2021 Media Watch Archives

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Texas Standard

Climate Change, Corporate Development Threaten Groundwater Wells In Texas And Across US

Texas Standard -
Amir AghaKouchak is an engineering professor at University of California Irvine. He studies the extremes of climate change. “Model projections of the future show that we may see events that you have never experienced, at least in our modern records,” he said. That includes the potential for record-breaking drought in some areas. Read More
Texas Public Radio

Climate Change, Corporate Development Threaten Groundwater Wells In Texas And Across US

Texas Public Radio -
Amir AghaKouchak is an engineering professor at University of California Irvine. He studies the extremes of climate change. “Model projections of the future show that we may see events that you have never experienced, at least in our modern records,” he said. That includes the potential for record-breaking drought in some areas. Read More
Science

New approach to rewriting bacteria’s genetic code could lead to novel medicines

Science -
Now, researchers have opened the floodgates to doing much more. They report today that a broad rewrite of a bacterium’s genome lets them add numerous novel amino acids to one protein. The work could open new ways to synthesize antibiotics and antitumor drugs. “I am very impressed by this paper,” says Chang Liu, [biomedical engineering associate professor] at the University of California, Irvine. “It’s a significant milestone in the arc of genetic code re-engineering.” Read More
Science News for Students

Warning: Wildfires might make you itch

Science News for Students -
Since 2000, California’s wildfire season has gotten longer. It peaks earlier, too. Those findings come from graduate student Shu Li and environmental engineer [and assistant professor] Tirtha Banerjee. They’re at the University of California, Irvine. They shared their work in Scientific Reports on April 22. Read More
Climate News Network

Fossil fuel use leads to worse and longer droughts

Climate News Network -
Greenhouse gas emissions and other atmospheric pollution from human causes tend to increase the frequency of drought, the intensity of drought and the maximum duration of drought worldwide. “There has always been natural variability in drought events around the world, but our research shows the clear human influence on drying, specifically from anthropogenic aerosols, carbon dioxide and other greenhouse gases,” said Felicia Chiang, of the University of California Irvine, and now at Nasa’s Goddard Institute for Space Studies in New York. Read More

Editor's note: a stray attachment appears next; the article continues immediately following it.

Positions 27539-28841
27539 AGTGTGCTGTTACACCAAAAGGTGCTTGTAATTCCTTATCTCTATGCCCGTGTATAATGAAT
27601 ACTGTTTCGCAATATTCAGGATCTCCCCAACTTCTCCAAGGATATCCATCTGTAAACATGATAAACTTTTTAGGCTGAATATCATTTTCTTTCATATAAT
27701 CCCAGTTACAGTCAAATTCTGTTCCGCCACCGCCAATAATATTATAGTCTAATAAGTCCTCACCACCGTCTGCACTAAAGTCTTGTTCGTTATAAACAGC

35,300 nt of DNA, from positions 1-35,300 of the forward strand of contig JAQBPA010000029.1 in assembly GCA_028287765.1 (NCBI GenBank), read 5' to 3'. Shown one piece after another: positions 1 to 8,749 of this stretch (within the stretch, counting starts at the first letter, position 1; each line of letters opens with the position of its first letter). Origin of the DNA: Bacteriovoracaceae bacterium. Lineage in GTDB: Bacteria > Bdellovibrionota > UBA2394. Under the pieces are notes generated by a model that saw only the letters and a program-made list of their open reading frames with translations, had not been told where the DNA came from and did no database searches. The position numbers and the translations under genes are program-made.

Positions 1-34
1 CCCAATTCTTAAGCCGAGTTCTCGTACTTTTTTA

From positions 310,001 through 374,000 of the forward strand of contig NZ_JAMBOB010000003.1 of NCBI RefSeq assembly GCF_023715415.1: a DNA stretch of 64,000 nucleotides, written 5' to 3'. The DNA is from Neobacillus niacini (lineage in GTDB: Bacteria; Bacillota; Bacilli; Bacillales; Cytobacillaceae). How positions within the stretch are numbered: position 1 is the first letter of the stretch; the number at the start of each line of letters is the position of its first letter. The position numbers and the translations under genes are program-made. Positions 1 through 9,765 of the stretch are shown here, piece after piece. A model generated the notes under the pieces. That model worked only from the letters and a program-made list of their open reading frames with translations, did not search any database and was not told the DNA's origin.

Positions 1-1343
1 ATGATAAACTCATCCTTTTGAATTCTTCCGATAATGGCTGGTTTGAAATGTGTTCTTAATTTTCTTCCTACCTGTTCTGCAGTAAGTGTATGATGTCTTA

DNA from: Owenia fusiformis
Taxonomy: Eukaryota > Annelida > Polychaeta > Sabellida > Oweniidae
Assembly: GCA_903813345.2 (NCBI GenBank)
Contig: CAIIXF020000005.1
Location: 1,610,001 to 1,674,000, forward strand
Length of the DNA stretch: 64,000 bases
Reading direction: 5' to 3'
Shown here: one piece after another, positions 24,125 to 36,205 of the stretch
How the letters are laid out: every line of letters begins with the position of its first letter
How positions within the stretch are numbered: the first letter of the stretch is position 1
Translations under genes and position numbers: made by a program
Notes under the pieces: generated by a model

EOS

How Anthropogenic Drought Plays Out

Eos – Earth and Space Science News -
Amir AghaKouchak, UCI civil & engineering professor writes, “We believe that understanding drought as a multi-dimensional, multi-scale phenomenon characterized by compounding processes that involves feedbacks between human and nature, provides new insights that will be useful for planning and management of water resource systems.” Read More
Medium

Epic Women in Cyber — Saltanat Mashirova

Medium -
Saltanat Mashirova is a Cyber Security Consultant at Honeywell (Industrial IT and Cybersecurity Engineer/Architect). She is focused in Control systems, Network engineering and Cyber Security in various fields of Oil, Gas, and Energy Industries. She was awarded a Presidential Scholarship in Kazakhstan to study at University of California, Irvine. She has graduated UC Irvine with a Master’s Degree focused in Networked Systems. Read More
ABC News

Summer forecast calls for intensifying drought across American West

ABC News -
In a new study published in Nature Communications, researchers at the University of California, Irvine, claim that greenhouse gas emissions and aerosol pollution are directly tied to increases in the frequency and severity of droughts. "There has always been natural variability in drought events around the world, but our research shows the clear human influence on drying, specifically from anthropogenic aerosols, carbon dioxide and other greenhouse gases," the study's lead author Felicia Chian said in a press release earlier this week. The study's co-author, Omid Mazdiyasni, added: "To make matters worse, droughts can be accompanied by heat waves, and high heat and low moisture can increase wildfire risk, which is already significant in the western United States." Read More
BYU Radio

Drought and Fire

BYU Radio -
Severe drought grips the western half of the US. States are rationing water. California has declared a drought emergency in nearly all counties. Meanwhile, California, New Mexico, and Arizona have each had two large wildfires this year. Is this an early beginning to fire season, or is fire season more of a year-round thing now? We get answers from Tirtha Banerjee, who is an [assistant] professor of civil and environmental engineering at the University of California, Irvine. Read More
The New York TImes

Severe Drought, Worsened by Climate Change, Ravages the American West

The New York Times -
Dry conditions can also make warming worse, said Amir AghaKouchak, [professor of civil & environmental engineering], who studies climate-related and other water resource issues at the University of California, Irvine. Warming causes soil to lose moisture through evaporation … “During droughts, moisture levels become very low, so evaporation doesn’t happen,” Dr. AghaKouchak said. “The skin of the earth warms up, and that warms the atmosphere.” [Subscription required, campus-wide access provided by UCI Libraries. Sign-up here: https://guides.lib.uci.edu/nytimes] Read More

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